Metcalfe says QODA was able to estimate the peak diversified demand for Phase A at 176.4kW. ‘I used the Passivhaus specific heating demand requirement of 15kWh·m2 per year and specific heating load of 10W·m2  into a tool I created in Excel and used the number of each apartment type to work out the total heat load,’ he says.

Using the diversified ambient loop heat demand figure of 176.4kW, Metcalfe applied the heat pump COP to get an estimate for the electrical input. ‘If you then factor in the coefficient of performance of 4.2 for the initial heat pump, that gives an electrical input of 42kW,’ he explains. If you then divide this figure by 117 (the number of apartments) you get a figure of 0.36kW.

‘You can then add this figure to the 4kW electrical input for the apartment heat pump, which is fitted with an integral pump to allow for pumping power, you get an approximate total electrical input per apartment of 4.36kW for heating plus small power and lighting loads,’ adds Metcalfe.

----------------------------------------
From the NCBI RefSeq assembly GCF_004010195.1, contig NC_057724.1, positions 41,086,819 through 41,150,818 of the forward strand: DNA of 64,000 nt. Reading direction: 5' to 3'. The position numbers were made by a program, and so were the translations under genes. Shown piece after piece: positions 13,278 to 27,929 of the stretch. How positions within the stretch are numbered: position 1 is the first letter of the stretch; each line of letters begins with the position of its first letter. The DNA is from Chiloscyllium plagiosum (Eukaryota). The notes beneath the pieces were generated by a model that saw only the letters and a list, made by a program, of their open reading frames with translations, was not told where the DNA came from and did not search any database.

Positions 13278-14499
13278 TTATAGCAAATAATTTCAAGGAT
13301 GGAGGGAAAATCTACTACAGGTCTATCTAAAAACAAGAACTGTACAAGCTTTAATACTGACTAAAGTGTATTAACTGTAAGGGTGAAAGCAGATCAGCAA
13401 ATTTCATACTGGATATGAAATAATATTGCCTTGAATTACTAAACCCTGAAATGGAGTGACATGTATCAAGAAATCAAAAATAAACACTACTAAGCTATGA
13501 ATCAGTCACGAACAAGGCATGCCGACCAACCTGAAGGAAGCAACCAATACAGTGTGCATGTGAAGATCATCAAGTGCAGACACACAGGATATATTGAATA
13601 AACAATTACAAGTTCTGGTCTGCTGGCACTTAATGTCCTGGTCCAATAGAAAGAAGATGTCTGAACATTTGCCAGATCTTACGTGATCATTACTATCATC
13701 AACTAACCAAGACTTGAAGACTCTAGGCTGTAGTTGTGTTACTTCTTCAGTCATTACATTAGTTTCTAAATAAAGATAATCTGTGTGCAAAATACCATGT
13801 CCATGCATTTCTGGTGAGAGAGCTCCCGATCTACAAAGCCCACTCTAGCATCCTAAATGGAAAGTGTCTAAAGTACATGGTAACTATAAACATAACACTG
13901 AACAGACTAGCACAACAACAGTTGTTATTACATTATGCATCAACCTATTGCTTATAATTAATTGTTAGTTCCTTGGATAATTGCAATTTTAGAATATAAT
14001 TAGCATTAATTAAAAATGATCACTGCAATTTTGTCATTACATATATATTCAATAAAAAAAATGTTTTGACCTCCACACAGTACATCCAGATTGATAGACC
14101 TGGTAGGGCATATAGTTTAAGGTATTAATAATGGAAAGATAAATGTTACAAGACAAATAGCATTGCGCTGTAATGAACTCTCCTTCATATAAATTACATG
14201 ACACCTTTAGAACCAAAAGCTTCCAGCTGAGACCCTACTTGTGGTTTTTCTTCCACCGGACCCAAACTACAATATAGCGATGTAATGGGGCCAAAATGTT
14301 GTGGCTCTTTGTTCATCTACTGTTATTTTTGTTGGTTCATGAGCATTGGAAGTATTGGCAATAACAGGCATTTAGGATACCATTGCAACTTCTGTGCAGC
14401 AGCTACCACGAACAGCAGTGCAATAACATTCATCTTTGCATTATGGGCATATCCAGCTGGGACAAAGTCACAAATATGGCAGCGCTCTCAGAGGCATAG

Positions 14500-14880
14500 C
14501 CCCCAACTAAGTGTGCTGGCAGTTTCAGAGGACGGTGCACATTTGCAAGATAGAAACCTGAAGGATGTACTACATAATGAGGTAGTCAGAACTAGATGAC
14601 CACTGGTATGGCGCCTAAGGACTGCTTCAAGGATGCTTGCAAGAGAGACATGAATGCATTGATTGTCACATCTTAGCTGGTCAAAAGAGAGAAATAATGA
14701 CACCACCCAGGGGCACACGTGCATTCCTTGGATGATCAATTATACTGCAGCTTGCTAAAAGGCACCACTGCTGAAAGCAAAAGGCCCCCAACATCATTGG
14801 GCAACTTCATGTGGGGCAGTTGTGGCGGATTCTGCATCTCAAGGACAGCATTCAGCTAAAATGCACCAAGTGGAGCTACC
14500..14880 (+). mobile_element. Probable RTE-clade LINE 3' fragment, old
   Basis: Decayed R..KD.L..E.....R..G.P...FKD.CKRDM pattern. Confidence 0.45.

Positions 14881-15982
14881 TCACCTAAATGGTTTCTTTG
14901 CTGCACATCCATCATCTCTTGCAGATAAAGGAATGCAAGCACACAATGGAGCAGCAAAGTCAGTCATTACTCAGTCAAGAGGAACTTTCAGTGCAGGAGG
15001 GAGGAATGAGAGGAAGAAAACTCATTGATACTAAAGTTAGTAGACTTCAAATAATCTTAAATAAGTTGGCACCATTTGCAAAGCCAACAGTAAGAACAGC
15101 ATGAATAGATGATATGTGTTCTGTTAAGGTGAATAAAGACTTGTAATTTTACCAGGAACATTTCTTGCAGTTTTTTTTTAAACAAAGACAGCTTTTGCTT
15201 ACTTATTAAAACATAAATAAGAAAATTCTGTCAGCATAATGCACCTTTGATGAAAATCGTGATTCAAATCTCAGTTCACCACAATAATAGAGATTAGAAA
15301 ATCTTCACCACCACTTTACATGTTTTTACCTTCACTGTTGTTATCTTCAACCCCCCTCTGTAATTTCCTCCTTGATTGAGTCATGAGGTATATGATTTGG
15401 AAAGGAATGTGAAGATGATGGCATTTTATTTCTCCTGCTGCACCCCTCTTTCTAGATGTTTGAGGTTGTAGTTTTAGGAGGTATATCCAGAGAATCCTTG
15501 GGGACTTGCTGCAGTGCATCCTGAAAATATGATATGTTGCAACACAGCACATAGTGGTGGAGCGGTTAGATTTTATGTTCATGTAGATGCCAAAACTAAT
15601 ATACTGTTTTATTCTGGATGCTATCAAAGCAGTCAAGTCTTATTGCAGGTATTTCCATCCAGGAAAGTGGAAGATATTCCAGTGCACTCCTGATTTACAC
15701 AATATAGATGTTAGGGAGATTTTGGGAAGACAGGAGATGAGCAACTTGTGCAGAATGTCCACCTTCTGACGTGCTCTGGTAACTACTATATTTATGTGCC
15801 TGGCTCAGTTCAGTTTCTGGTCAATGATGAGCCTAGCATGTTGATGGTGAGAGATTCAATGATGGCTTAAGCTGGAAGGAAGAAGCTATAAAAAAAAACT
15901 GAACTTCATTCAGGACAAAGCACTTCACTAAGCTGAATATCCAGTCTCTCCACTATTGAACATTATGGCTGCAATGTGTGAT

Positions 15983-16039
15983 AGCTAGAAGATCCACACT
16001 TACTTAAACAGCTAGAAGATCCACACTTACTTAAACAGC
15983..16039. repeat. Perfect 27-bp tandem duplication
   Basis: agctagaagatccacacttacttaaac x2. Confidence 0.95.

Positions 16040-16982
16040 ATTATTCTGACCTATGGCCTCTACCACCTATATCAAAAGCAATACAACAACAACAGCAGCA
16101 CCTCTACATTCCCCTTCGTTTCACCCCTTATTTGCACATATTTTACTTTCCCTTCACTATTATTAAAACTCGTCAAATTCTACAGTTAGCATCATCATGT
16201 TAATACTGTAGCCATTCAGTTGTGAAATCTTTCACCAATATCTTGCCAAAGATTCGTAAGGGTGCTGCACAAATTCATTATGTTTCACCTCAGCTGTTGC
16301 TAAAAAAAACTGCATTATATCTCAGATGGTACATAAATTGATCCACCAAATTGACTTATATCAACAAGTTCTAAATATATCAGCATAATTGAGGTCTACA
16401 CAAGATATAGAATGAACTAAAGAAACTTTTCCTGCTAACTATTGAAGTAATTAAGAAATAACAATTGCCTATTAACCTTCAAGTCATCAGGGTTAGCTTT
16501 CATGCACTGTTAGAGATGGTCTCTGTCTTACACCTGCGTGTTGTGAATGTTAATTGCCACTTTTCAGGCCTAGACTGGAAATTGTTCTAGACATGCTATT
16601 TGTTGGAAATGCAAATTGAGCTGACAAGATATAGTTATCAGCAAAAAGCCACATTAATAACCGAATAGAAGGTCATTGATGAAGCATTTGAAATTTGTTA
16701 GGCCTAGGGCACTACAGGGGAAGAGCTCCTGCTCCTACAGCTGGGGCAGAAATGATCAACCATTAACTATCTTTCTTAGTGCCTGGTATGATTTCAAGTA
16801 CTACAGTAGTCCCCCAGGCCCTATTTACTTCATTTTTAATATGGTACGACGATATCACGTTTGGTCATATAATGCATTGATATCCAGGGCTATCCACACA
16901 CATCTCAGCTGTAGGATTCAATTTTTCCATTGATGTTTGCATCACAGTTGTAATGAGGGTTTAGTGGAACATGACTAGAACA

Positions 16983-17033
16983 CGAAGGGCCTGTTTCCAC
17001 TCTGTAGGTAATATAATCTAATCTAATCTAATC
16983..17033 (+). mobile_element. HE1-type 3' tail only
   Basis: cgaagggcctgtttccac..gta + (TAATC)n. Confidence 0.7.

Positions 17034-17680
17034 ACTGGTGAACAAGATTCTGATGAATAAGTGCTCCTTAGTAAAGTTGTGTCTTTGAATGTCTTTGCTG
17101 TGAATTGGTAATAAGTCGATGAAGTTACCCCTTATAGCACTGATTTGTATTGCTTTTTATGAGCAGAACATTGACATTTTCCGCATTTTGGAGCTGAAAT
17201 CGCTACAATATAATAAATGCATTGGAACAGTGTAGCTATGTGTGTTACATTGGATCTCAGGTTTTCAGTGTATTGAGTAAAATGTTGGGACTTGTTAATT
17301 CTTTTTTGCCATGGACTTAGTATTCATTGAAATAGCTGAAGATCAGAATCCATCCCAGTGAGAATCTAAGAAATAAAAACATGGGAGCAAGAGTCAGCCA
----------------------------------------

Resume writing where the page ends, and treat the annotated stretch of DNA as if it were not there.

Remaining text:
Built in five phases, the new estate will eventually have 967 Passivhaus homes, mostly apartments

Apartment heat pumps have been designed to run in cooling mode in summer to provide tempered air via an MVHR. In the cooling season, the heat pump will temper the air via a cooling coil in the supply air ductwork.

Heat removed from the apartments is rejected into the ambient loop so other apartments can use the heat to reduce the need to run the main heat pump.

One major issue thrown up by the project is electrical harmonics generated by the heat pumps. ‘We’ve been talking to a major heat pump manufacturer,’ says Metcalfe. ‘The data they provide are rated power, full load current, starting current, and nominal running current; what they don’t give you is any kind of harmonic information on waveform distortion.’

Electrical systems can tolerate some harmonic content, but when harmonics are excessive, problems can arise, including overheating of the distribution cables and circuit breakers. When Metcalfe plotted the harmonic distortion information he had obtained from one heat pump manufacturer on a graph, he found the harmonics of above were excessive at over 10% (see Figure 1).

‘It depends on the heat pump model, but the manufacturer gives it as between 30% and 40% total harmonic distortion over the normal sine wave,’ explains Metcalfe. He says it is normal to allow between 5% and 10% to account for harmonics when cable sizing: ‘Anything more than that and you’d expect the manufacturer to have some sort of passive filter in place to limit the impact, but not in this case.’